BT has revealed the latest locations of its ongoing fibre deployment, that will serve an extra 1 million homes
BT Openreach has revealed that an extra one million homes and businesses in the UK are to be connected to its ongoing fibre deployment across the country.
The former UK incumbent named an extra 144 telephone exchanges that are to be upgraded to fibre by Autumn 2012. The carrier is of course spending £2.5 billion to deploy fibre to two-thirds of UK homes and businesses by the end of 2015.
“I am pleased to be able to reveal the latest locations where we will make fibre broadband available,” said Mike Galvin, Openreach managing director for next generation access. “Our roll out is one of the fastest in the world and we are on track to pass ten million homes and businesses next year before pushing on further.”
“Fibre broadband will transform peoples’ experience of the internet and so I am sure the residents and businesses in these areas will welcome the news,” he added. “No other company is doing as much as Openreach to bring super-fast broadband to the UK.”
This last comment could have been aimed at TalkTalk, after its commercial director David Goldie used an interview with the Observer on Sunday to claim that BT was trying to establish a monopoly on the UK’s fibre optic broadband market.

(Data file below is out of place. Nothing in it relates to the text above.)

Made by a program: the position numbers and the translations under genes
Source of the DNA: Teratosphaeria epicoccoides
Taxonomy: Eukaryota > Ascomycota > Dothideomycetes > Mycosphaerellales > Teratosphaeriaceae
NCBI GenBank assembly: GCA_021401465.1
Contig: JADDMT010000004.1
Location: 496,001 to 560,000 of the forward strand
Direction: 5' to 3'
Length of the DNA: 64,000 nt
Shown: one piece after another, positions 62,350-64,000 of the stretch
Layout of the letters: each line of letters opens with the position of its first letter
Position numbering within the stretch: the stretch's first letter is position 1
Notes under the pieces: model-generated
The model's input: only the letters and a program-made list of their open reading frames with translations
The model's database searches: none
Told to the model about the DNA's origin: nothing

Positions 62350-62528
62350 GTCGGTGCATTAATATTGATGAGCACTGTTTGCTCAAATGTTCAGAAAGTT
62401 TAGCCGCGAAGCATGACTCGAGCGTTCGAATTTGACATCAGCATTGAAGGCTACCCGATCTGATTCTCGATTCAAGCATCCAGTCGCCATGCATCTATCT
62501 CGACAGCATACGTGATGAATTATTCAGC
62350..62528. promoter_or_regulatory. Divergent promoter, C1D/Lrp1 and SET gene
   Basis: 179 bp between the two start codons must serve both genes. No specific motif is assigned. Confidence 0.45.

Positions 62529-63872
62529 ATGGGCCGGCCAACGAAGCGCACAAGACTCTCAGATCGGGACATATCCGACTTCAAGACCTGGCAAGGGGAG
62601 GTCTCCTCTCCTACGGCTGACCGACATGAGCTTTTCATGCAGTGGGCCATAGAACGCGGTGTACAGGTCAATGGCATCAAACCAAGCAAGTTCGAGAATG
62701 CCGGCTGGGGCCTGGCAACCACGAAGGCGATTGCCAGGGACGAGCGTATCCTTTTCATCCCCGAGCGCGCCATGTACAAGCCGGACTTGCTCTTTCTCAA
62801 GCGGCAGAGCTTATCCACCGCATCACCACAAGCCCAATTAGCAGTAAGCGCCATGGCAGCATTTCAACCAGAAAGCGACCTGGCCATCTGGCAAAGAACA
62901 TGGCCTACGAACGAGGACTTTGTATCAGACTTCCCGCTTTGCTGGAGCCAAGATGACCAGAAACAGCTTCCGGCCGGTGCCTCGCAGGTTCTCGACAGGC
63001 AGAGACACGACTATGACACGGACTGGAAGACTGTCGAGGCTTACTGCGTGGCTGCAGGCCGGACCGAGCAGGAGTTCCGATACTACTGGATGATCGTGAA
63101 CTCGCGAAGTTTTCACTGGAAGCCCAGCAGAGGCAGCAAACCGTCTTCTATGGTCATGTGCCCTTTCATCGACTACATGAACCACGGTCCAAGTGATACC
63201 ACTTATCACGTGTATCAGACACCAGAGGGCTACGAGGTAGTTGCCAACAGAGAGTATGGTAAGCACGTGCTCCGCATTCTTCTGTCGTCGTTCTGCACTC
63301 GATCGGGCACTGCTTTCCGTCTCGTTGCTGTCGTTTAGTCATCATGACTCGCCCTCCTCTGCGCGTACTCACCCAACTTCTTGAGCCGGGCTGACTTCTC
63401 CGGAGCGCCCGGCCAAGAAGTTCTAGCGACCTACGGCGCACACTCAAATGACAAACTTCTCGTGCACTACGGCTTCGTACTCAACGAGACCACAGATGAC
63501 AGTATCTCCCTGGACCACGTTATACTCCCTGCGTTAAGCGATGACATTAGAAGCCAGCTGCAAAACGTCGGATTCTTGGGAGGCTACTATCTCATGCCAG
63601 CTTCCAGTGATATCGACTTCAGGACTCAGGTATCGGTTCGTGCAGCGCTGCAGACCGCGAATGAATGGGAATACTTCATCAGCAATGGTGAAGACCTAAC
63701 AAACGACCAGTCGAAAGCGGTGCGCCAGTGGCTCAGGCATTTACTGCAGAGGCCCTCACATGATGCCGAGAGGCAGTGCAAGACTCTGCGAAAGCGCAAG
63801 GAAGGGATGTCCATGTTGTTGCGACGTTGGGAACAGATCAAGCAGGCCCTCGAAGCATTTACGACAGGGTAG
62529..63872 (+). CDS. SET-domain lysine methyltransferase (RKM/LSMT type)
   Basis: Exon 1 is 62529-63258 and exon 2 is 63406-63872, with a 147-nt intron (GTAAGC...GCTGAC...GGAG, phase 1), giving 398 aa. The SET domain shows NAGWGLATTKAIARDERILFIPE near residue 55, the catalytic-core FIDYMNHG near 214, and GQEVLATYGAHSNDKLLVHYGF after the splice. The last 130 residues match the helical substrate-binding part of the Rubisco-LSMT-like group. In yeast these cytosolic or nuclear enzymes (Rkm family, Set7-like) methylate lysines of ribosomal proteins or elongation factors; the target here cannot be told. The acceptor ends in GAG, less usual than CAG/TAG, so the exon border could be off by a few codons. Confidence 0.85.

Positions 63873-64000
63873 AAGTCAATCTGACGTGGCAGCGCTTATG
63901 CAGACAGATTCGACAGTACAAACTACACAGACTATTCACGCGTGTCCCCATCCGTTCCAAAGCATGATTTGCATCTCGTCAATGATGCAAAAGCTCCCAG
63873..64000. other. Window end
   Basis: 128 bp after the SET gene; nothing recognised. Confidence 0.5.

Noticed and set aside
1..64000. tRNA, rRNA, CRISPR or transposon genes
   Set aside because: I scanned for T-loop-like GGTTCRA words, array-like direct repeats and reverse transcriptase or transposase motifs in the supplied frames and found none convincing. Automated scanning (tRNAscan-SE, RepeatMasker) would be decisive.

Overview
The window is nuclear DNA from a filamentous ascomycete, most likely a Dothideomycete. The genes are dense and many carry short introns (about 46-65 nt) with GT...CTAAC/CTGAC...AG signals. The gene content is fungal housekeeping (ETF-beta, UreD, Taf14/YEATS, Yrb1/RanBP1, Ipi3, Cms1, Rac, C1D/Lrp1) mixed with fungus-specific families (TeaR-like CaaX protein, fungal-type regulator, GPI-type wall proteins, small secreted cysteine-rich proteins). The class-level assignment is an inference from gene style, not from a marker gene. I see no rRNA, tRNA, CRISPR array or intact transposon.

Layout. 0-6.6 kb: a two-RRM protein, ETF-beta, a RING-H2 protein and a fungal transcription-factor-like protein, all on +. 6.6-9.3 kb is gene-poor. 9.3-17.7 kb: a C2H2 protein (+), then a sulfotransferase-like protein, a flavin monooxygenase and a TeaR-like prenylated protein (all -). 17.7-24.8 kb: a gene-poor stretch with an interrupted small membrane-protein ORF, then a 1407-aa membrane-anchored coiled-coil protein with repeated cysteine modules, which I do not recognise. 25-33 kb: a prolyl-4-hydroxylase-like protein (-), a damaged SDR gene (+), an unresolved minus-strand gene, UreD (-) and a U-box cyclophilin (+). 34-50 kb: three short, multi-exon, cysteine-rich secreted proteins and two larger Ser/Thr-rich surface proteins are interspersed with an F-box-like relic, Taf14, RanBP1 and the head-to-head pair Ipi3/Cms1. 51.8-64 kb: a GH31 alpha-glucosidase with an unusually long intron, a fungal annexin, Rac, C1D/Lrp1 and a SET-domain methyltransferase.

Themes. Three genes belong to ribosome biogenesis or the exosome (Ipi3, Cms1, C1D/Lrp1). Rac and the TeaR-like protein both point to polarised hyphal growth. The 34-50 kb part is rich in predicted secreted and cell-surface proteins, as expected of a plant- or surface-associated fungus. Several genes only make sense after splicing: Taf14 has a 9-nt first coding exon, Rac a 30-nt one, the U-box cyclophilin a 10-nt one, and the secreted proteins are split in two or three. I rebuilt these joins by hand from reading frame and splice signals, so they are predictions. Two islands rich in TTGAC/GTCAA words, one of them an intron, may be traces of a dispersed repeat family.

Goldie warned that BT’s attempts to regain its former dominance of the market could leave Britain with a second-class broadband infrastructure.
That said, Fujitsu revealed in April that it plans to build its own £2 billion superfast fibre network that would bypass BT’s street cabinets and offer high speed connections to five million homes in rural Britain that currently have poor broadband coverage. Both TalkTalk and Virgin Media are both publicly backing Fujitsu’s plans.
Broadband Delivery UK
Meanwhile BT is also now bidding for a further £360 million of the government subsidy, announced last month for England and Scotland, to help get fibre to rural areas. The Scottish Parliament subsequently complained that it was not getting enough of the £360m handout.
“We believe that the government’s support makes it possible to get fibre to ninety percent of homes and so we will be engaging with Broadband Delivery UK and local councils to offer our help and expertise,” said BT’s Galvin.
“There is no substitute for experience when it comes to fibre deployment and we have more experience than anyone,” Galvin said. “We are also committed to offering open and equivalent access so that customers can benefit from a competitive market. Local monopolies benefit no-one and no public funds should go to supporting them”.
It is worth pointing out that despite BT’s belief that 90 percent of the UK could be wired up to fibre with government support, the UK carrier is still publicly committed to deploying ADSL2+ in certain regions.
ADSL2+ offers possible broadband speeds of up to 20Mbps, but is used over copper lines, not fibre.
A full list of the 114 telephone exchanges that will be upgraded to fibre can be found here.